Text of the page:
The carbohydrate-insulin model: a physiological perspective on the obesity pandemic

Research output: Contribution to journalJournal articleResearchpeer-review

Standard

The carbohydrate-insulin model: a physiological perspective on the obesity pandemic. / Ludwig, David S; Aronne, Louis J; Astrup, Arne; de Cabo, Rafael; Cantley, Lewis C; Friedman, Mark I; Heymsfield, Steven B; Johnson, James D; King, Janet C; Krauss, Ronald M; Lieberman, Daniel E; Taubes, Gary; Volek, Jeff S; Westman, Eric C; Willett, Walter C; Yancy, William S; Ebbeling, Cara B.

In: American Journal of Clinical Nutrition, 13.09.2021.

Research output: Contribution to journalJournal articleResearchpeer-review

Harvard

Ludwig, DS, Aronne, LJ, Astrup, A, de Cabo, R, Cantley, LC, Friedman, MI, Heymsfield, SB, Johnson, JD, King, JC, Krauss, RM, Lieberman, DE, Taubes, G, Volek, JS, Westman, EC, Willett, WC, Yancy, WS & Ebbeling, CB 2021, 'The carbohydrate-insulin model: a physiological perspective on the obesity pandemic', American Journal of Clinical Nutrition. https://doi.org/10.1093/ajcn/nqab270

APA

Ludwig, D. S., Aronne, L. J., Astrup, A., de Cabo, R., Cantley, L. C., Friedman, M. I., Heymsfield, S. B., Johnson, J. D., King, J. C., Krauss, R. M., Lieberman, D. E., Taubes, G., Volek, J. S., Westman, E. C., Willett, W. C., Yancy, W. S., & Ebbeling, C. B. (2021). The carbohydrate-insulin model: a physiological perspective on the obesity pandemic. American Journal of Clinical Nutrition. https://doi.org/10.1093/ajcn/nqab270

Vancouver

Ludwig DS, Aronne LJ, Astrup A, de Cabo R, Cantley LC, Friedman MI et al. The carbohydrate-insulin model: a physiological perspective on the obesity pandemic. American Journal of Clinical Nutrition. 2021 Sep 13. https://doi.org/10.1093/ajcn/nqab270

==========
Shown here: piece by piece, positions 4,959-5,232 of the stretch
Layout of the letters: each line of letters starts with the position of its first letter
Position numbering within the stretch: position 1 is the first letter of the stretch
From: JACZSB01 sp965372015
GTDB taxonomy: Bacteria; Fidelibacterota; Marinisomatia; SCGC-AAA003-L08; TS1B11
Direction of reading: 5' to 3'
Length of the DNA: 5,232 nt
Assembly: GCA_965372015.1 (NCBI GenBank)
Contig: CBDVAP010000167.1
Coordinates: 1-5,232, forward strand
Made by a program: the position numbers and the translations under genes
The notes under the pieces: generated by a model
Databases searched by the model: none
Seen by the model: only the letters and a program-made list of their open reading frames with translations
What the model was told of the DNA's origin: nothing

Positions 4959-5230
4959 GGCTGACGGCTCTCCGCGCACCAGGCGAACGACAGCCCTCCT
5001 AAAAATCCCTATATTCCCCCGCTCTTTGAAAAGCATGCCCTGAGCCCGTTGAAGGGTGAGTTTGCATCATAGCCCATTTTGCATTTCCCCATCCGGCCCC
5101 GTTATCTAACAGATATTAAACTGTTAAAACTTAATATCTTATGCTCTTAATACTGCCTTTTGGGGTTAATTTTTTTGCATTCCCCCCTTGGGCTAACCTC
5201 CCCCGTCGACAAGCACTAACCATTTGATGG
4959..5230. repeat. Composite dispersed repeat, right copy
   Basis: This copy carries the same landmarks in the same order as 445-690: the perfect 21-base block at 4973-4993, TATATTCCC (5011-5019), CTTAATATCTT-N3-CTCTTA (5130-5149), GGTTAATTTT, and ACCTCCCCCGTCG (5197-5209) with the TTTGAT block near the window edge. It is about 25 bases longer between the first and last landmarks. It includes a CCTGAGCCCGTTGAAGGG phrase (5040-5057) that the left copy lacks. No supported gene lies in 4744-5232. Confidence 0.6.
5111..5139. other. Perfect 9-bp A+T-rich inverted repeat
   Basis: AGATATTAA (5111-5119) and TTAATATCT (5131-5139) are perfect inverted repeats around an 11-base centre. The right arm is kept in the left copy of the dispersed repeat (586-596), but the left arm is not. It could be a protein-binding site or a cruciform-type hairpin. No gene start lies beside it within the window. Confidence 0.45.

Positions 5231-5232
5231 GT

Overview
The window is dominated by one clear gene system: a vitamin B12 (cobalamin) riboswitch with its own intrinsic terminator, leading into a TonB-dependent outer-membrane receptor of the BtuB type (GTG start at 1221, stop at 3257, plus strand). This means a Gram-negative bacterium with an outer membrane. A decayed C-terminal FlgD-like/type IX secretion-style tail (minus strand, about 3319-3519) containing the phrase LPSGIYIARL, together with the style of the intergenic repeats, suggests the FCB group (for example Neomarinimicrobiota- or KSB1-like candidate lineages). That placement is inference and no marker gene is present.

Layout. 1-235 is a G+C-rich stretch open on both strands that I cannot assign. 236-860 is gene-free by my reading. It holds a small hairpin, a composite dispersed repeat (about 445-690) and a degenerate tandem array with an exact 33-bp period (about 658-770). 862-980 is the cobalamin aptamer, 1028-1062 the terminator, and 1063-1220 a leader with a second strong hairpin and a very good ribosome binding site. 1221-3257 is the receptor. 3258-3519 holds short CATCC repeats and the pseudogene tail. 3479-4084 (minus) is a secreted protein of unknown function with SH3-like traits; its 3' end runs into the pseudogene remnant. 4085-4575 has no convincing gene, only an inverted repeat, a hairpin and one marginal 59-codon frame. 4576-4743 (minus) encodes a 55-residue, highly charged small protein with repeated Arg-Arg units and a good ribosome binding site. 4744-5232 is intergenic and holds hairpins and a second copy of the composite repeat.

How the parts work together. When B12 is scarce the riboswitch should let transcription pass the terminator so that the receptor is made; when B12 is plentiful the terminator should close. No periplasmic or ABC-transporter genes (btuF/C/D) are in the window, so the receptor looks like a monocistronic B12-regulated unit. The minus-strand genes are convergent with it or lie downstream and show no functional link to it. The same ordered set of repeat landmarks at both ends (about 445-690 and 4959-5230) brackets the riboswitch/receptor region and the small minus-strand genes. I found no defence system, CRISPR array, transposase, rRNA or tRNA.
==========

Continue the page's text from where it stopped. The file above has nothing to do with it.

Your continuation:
Author

Ludwig, David S ; Aronne, Louis J ; Astrup, Arne ; de Cabo, Rafael ; Cantley, Lewis C ; Friedman, Mark I ; Heymsfield, Steven B ; Johnson, James D ; King, Janet C ; Krauss, Ronald M ; Lieberman, Daniel E ; Taubes, Gary ; Volek, Jeff S ; Westman, Eric C ; Willett, Walter C ; Yancy, William S ; Ebbeling, Cara B. / The carbohydrate-insulin model: a physiological perspective on the obesity pandemic. In: American Journal of Clinical Nutrition. 2021.

Bibtex

@article{b89dba9c771d4db8ac997c36535f1394,
title = "The carbohydrate-insulin model: a physiological perspective on the obesity pandemic",
abstract = "According to a commonly held view, the obesity pandemic is caused by overconsumption of modern, highly palatable, energy-dense processed foods, exacerbated by a sedentary lifestyle. However, obesity rates remain at historic highs, despite a persistent focus on eating less and moving more, as guided by the energy balance model (EBM). This public health failure may arise from a fundamental limitation of the EBM itself. Conceptualizing obesity as a disorder of energy balance restates a principle of physics without considering the biological mechanisms that promote weight gain. An alternative paradigm, the carbohydrate-insulin model (CIM), proposes a reversal of causal direction. According to the CIM, increasing fat deposition in the body-resulting from the hormonal responses to a high-glycemic-load diet-drives positive energy balance. The CIM provides a conceptual framework with testable hypotheses for how various modifiable factors influence energy balance and fat storage. Rigorous research is needed to compare the validity of these 2 models, which have substantially different implications for obesity management, and to generate new models that best encompass the evidence.",
keywords = "Faculty of Science, Obesity, Weight loss, Dietary carbohydrate, Energy balance, Macronutrients, Endocrinology, Insulin, Glucagon, Incretins, Scholarly discourse",
author = "Ludwig, {David S} and Aronne, {Louis J} and Arne Astrup and {de Cabo}, Rafael and Cantley, {Lewis C} and Friedman, {Mark I} and Heymsfield, {Steven B} and Johnson, {James D} and King, {Janet C} and Krauss, {Ronald M} and Lieberman, {Daniel E} and Gary Taubes and Volek, {Jeff S} and Westman, {Eric C} and Willett, {Walter C} and Yancy, {William S} and Ebbeling, {Cara B}",